Creating a reward experience increases your dog’s value for the reward, and your dog’s value for you. The more value your dog has for the reward and the reward experience, the harder it works, and the more engaged and focused it will be. Do you create a reward experience for your dog? Or is it something you need to work on? Let us know how training works for you in the comments below!

– Bec

About SteveK9Pro

Steve Courtney is a Nationally Accredited Canine Behaviour Specialist, Obedience Trainer, Law Enforcement Dog Trainer and ANKC Breeder. Steve has been training dogs all his life and in these articles he shares with you his experience...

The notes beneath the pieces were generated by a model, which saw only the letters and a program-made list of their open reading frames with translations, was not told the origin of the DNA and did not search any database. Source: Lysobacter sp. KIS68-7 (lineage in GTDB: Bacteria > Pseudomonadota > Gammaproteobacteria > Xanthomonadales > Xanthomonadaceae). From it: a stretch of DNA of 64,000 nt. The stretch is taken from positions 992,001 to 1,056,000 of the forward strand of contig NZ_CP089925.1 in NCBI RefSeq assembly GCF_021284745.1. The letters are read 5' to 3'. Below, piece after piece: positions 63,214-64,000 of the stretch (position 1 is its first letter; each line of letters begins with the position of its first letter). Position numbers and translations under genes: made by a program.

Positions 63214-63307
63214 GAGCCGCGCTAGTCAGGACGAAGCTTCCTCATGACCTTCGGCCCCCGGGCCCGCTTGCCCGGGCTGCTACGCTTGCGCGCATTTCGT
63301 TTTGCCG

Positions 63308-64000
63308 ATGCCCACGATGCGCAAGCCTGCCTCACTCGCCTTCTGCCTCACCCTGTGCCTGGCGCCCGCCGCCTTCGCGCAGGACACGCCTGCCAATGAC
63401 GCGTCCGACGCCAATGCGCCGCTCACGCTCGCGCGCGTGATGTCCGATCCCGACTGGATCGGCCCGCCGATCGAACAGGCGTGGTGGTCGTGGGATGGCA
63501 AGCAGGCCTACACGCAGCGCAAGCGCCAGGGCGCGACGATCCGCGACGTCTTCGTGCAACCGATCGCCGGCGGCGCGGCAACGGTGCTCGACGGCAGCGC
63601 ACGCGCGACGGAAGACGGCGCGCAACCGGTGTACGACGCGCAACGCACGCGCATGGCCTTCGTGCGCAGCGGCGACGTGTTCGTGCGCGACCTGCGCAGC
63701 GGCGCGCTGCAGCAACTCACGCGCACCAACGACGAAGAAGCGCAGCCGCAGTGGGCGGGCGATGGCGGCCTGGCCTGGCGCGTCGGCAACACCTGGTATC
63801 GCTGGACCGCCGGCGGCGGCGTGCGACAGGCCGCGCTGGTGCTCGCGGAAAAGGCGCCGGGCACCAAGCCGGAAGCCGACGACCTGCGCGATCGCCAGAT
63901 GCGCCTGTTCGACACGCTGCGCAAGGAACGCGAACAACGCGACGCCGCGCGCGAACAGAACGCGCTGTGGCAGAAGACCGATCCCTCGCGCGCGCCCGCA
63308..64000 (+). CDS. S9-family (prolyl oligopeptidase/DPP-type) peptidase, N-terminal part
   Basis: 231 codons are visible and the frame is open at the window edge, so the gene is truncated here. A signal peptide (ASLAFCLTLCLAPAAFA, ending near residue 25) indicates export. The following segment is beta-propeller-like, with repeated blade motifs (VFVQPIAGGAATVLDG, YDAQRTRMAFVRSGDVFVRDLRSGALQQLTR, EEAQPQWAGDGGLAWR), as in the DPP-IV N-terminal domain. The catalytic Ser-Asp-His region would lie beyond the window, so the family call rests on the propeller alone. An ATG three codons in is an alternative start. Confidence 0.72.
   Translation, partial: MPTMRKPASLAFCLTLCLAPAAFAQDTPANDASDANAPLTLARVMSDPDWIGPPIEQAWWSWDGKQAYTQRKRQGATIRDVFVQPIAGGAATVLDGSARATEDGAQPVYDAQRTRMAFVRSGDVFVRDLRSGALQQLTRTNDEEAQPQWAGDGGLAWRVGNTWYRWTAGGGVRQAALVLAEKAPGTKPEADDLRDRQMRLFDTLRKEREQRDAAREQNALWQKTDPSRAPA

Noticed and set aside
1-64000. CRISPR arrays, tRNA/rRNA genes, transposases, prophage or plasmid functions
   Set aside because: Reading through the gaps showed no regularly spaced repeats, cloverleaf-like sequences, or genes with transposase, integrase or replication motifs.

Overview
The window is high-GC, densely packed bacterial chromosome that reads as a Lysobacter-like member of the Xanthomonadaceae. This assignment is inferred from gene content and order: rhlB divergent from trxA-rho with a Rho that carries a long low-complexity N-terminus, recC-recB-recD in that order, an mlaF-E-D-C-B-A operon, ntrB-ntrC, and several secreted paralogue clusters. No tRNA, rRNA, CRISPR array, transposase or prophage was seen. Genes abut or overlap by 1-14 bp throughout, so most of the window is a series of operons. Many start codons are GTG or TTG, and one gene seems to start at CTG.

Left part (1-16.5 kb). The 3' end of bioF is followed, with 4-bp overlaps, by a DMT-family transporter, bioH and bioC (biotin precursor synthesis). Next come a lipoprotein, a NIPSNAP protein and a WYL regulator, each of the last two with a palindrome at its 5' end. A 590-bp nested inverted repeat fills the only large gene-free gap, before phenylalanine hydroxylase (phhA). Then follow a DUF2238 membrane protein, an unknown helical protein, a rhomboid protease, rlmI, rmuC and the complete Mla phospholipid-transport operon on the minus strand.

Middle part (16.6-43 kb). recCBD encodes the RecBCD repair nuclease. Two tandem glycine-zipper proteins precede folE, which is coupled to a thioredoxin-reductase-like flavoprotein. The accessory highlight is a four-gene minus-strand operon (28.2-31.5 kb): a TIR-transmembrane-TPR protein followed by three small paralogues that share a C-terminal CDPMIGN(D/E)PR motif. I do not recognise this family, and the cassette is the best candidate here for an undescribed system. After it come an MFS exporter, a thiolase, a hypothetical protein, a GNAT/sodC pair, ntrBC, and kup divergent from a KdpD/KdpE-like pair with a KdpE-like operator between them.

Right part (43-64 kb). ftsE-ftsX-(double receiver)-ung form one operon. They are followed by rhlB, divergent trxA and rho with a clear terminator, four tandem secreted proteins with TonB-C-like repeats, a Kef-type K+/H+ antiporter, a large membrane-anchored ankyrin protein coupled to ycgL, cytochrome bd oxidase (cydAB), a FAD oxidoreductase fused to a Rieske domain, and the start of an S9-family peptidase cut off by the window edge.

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5 comments

  1. I don’t think I part of his reward experience:( even though I’m with him all the time, play with him walk him ( well let him drag me around).

    Great description above on what it’s about. Hmmmm. Need to change things up!! Can’t wait!

  2. Great post Bec, it is a nice description of how you understand the Reward Experience, I think that when I am training someone to train their dog, when they totally encompass this concept, I believe they become rewarded themselves by opening themselves up (IE they enjoy training much more).

    The difference to the dog between say handing over a piece of food and the dog participating in the “reward experience” creates a more latent learning experience which has the dog wanting to offer the behaviours to trigger the reward experience.

    You end up with greater reliability and a more focused and animated dog!